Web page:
Given the speed at which companies can release new products, DevOps has become the most popular production methodology. Previously, a product was fully developed, and testing did the thankless job of identifying bugs and areas that could be improved.

Additionally, it was time-consuming and expensive. Ultimately, the development team will have to go back to the drawing board. Ideally, DevOps involves the development team pushing the products in iterations, while operations teams do the necessary testing. This allows testing and development to happen concurrently.

As DevOps gained momentum, more sophisticated methods emerged. One of them is continuous integration (CI), where developers often add and modify code. These additions can be made once a day, and the volume of changes allows developers to easily troubleshoot issues.

How CI improves performance

CI is a process that can be rooted in all your development activities. This compatibility exists because developers change the underlying code to accommodate the changes they want. DevOps Research and Assessment concluded that developers perform better when they change the underlying code.

In addition, production is simplified as automated tests identify areas for improvement, which saves time. Because these tests are performed before and after the changes are made, transparent and immediate results allow developers to decide whether to continue with the changes.

The main benefit of CI is that the DevOps team doesn’t stray too far from the underlying code. An added benefit is that the software will always work as changes are made after proper discussion. This rapid development and testing results in faster deployment and more stable software, which means cost savings as the DevOps team no longer must go back to the starting point.

But this speed requires the person to be committed to making the necessary changes to the software. For this to happen without spending a lot of time and effort, the DevOps team must create robust tests that can be automated. Kind of like the chicken and egg situation, but a productive approach to the best software.

However, no process is perfect, and CI is no exception. Despite its advantages, CI was not liked by everyone due to some problems and aspects. Let’s look at them.

Imperfections of CI

When hardware is released, be it a car or a smartphone, it comes with basic functions. Except for a few minor updates, there will be no hardware modifications or additions. It was the same with software before DevOps. Software developers would do nothing but sculptors.

They shredded the raw materials until their final product was completely molded. While CI is currently being adopted by rapidly growing software companies, a certain group of developers will be unhappy with the rollout of core functionality in the form of incremental updates. In addition, despite the stability that CI offers, it will take a significant amount of time for a company to include all the intended features that they have outlined.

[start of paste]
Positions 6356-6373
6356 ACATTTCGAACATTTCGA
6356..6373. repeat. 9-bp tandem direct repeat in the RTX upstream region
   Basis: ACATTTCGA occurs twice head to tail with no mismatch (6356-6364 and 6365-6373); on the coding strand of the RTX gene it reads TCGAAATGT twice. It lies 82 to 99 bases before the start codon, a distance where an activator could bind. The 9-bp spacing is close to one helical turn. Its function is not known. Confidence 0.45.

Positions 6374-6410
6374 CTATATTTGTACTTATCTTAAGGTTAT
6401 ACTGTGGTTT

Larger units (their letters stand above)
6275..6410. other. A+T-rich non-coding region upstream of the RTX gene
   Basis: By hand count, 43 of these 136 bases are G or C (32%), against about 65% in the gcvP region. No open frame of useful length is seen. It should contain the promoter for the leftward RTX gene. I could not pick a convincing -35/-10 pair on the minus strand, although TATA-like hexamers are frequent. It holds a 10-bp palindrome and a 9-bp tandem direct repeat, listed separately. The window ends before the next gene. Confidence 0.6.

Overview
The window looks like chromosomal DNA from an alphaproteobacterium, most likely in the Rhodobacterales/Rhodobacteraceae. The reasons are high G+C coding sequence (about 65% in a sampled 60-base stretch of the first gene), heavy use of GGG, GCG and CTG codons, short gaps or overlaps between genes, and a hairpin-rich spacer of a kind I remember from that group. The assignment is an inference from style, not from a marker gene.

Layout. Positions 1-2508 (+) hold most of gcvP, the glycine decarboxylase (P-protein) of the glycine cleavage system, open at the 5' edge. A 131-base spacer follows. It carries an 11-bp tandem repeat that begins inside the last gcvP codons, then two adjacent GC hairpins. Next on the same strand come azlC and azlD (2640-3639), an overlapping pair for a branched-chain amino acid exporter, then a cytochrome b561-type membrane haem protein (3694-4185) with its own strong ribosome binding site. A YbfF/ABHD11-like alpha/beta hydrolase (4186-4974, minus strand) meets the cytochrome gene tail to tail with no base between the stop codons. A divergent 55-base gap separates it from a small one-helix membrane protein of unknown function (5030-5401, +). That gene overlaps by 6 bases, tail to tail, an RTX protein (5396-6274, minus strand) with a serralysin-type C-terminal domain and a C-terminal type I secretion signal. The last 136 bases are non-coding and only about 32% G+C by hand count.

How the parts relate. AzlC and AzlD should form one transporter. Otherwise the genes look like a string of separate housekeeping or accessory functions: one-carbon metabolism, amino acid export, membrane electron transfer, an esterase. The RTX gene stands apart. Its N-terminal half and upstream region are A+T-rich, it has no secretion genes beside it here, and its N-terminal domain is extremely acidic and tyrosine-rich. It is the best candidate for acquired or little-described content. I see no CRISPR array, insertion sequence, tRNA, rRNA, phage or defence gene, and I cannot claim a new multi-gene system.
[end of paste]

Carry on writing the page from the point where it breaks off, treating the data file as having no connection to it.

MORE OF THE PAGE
Also, frequent code changes will mean the changes need to be pushed into the code repository. While this doesn’t seem like a big deal, the DevOps team often makes changes to their local machines. It is imperative to keep the required code changes on a single platform so that other coders can access and understand them. Changes also require testing, which the DevOps team can forget about.

This is understandable since developers make countless changes to the software. This is the main reason why you need to use automated testing. If someone is implementing CI, automated testing is a must, and enough resources must be spent to implement it.

Finally, these automated tests shouldn’t take long. If testing is taking too long, divide the task into small parts and test them at the same time. This will save time and effort.

Final words

Continuous integration is a seemingly simple process. However, it is appropriate that everyone is involved in the implementation process. Moreover, since the entire process is quite lengthy and requires significant interaction, the company must be well prepared to support the DevOps team with the tools it needs to get the job done successfully.

While this might seem like a lot of work, the benefits of CI outweigh the minor hurdles. Most companies need faster, phased software deployment and stability. However, CI is not a game for everyone, as it is resource-intensive and requires skillful automation.

You can always turn to us for services, as we at iauro improved this process many years ago. Through our in-house DevOps team that values feedback, we have highlighted solid software that various companies rely on. From big organizations to other businesses, we have had the opportunity to build robust solutions. Contact us and we’ll create solutions that stand the test of time.

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